It is a sub-trend of New Classical architecture.

New historicism

New historicism is a form of literary theory whose goal is to understand intellectual history through literature, and literature through its cultural context, which follows the 1950s field of history of ideas and refers to itself as a form of "Cultural Poetics". It was first developed in the 1980s, primarily through the work of the critic and University of California, Berkeley English professor Stephen Greenblatt and gained widespread influence in the 1990s. The term new historicism was coined by Greenblatt when he "collected a bunch of essays and then, out of a kind of desperation to get the introduction done, I wrote that the essays represented something I called a 'new historicism'".Harold Aram Veeser, introducing an anthology of essays, The New Historicism (1989), noted some key assumptions that continually reappear in new historicism; they are:

that every expressive act is embedded in a network of material practices;

that every act of unmasking, critique and opposition uses the tools it condemns and risks falling prey to the practice it exposes;

that literary and non-literary "texts" circulate inseparably;

that no discourse, imaginative or archival, gives access to unchanging truths, nor expresses inalterable human nature;

... that a critical method and a language adequate to describe culture under capitalism participate in the economy they describe.

Olivet Discourse

The Olivet Discourse or Olivet prophecy is a biblical passage found in the Synoptic Gospels in Matthew 24 and 25, Mark 13, and Luke 21. It is also known as the Little Apocalypse because it includes the use of apocalyptic language, and it includes Jesus' warning to his followers that they will suffer tribulation and persecution before the ultimate triumph of the Kingdom of God. The Olivet discourse is the last of the Five Discourses of Matthew and occurs just before the narrative of Jesus' passion beginning with the anointing of Jesus.

In all three synoptic Gospels this episode includes the Parable of the Budding Fig Tree.It is unclear whether the tribulation Jesus describes is a past, present or future event. Some believe the passage largely refers to events surrounding the destruction of the Temple in Jerusalem and as such is used to date the Gospel of Mark around the year 70.

Stephen Greenblatt

Stephen Jay Greenblatt (; born November 7, 1943) is an American Shakespearean, literary historian, and author. He has served as the John Cogan University Professor of the Humanities at Harvard University since 2000. Greenblatt is the general editor of The Norton Shakespeare (2015) and the general editor and a contributor to The Norton Anthology of English Literature.

Greenblatt is one of the founders of New Historicism, a set of critical practices that he often refers to as "cultural poetics"; his works have been influential since the early 1980s when he introduced the term. Greenblatt has written and edited numerous books and articles relevant to New Historicism, the study of culture, Renaissance studies and Shakespeare studies and is considered to be an expert in these fields. He is also co-founder of the literary-cultural journal Representations, which often publishes articles by new historicists. His most popular work is Will in the World, a biography of Shakespeare that was on the New York Times Best Seller List for nine weeks. He won the Pulitzer Prize for General Non-Fiction in 2012 and the National Book Award for Nonfiction in 2011 for The Swerve: How the World Became Modern.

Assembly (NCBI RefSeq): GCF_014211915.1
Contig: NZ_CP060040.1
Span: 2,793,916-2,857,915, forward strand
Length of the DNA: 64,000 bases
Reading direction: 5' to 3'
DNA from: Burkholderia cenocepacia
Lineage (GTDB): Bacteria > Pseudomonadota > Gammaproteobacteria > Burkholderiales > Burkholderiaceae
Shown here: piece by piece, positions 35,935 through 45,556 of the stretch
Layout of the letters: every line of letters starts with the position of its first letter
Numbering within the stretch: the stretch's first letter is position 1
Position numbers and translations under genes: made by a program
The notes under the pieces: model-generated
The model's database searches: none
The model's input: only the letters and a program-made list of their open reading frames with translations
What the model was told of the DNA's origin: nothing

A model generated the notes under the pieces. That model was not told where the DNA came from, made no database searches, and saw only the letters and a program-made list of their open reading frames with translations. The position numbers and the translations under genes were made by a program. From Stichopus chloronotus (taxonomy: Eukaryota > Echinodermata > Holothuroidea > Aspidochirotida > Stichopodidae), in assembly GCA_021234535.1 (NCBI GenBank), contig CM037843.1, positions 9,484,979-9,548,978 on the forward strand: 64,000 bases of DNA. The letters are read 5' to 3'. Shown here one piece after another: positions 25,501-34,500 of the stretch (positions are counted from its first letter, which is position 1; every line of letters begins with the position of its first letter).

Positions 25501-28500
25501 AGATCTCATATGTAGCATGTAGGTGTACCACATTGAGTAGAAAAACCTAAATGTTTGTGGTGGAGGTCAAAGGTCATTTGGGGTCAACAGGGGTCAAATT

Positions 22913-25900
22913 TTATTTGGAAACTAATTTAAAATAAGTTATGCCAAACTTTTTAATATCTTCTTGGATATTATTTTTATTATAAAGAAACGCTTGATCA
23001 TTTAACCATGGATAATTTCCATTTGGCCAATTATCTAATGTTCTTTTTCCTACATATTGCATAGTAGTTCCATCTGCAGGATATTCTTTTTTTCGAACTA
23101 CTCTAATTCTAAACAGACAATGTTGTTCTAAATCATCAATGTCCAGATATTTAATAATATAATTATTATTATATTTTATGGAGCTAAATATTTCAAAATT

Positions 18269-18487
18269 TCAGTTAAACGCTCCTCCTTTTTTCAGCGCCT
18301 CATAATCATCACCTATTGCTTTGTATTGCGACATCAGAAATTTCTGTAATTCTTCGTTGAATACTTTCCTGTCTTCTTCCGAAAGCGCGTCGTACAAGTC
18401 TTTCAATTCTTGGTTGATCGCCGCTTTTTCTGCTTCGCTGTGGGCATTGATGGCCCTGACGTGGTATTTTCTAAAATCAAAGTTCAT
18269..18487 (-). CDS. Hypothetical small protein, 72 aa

Swiss chalet style

Swiss chalet style (German: Schweizerstil, Norwegian: Sveitserstil) is an architectural style of Late Historicism, originally inspired by rural chalets in Switzerland and the Alpine (mountainous) regions of Central Europe. The style refers to traditional building designs characterised by widely projecting roofs and facades richly decorated with wooden balconies and carved ornaments. It spread over Germany, Austria-Hungary and Scandinavia during the Belle Époque era.

The Open Society and Its Enemies

The Open Society and Its Enemies is a work on political philosophy by the philosopher Karl Popper, in which the author presents a "defence of the open society against its enemies", and offers a critique of theories of teleological historicism, according to which history unfolds inexorably according to universal laws. Popper indicts Plato, Georg Wilhelm Friedrich Hegel, and Karl Marx as totalitarian for relying on historicism to underpin their political philosophies, though his interpretations of all three philosophers have been criticized.

Written during World War II, The Open Society and Its Enemies was published in 1945 in London by Routledge in two volumes: "The Spell of Plato" and "The High Tide of Prophecy: Hegel, Marx, and the Aftermath". A one-volume edition with a new introduction by Alan Ryan and an essay by E. H. Gombrich was published by Princeton University Press in 2013. The work was listed as one of the Modern Library Board's 100 Best Nonfiction books of the 20th century.

The Poverty of Historicism

The Poverty of Historicism is a 1957 book by philosopher Karl Popper, in which the author argues that the idea of historicism is dangerous and bankrupt.

Whore of Babylon

The Whore of Babylon or Babylon the Great is a symbolic female figure and also place of evil mentioned in the Book of Revelation in the Bible. Her full title is stated in Revelation 17 (Revelation 17:5) as Mystery, Babylon the Great, the Mother of Prostitutes and Abominations of the Earth (Greek: μυστηριον, Βαβυλὼν ἡ μεγάλη, ἡ μήτηρ τῶν πορνῶν καὶ τῶν βδελυγμάτων τῆς γῆς; transliterated Mysteriōn, Babylōn hē megalē, hē mētēr tōn pornōn kai tōn bdelygmatōn tēs gēs).

This page is based on a Wikipedia article written by authors (here).
Text is available under the CC BY-SA 3.0 license; additional terms may apply.
Images, videos and audio are available under their respective licenses.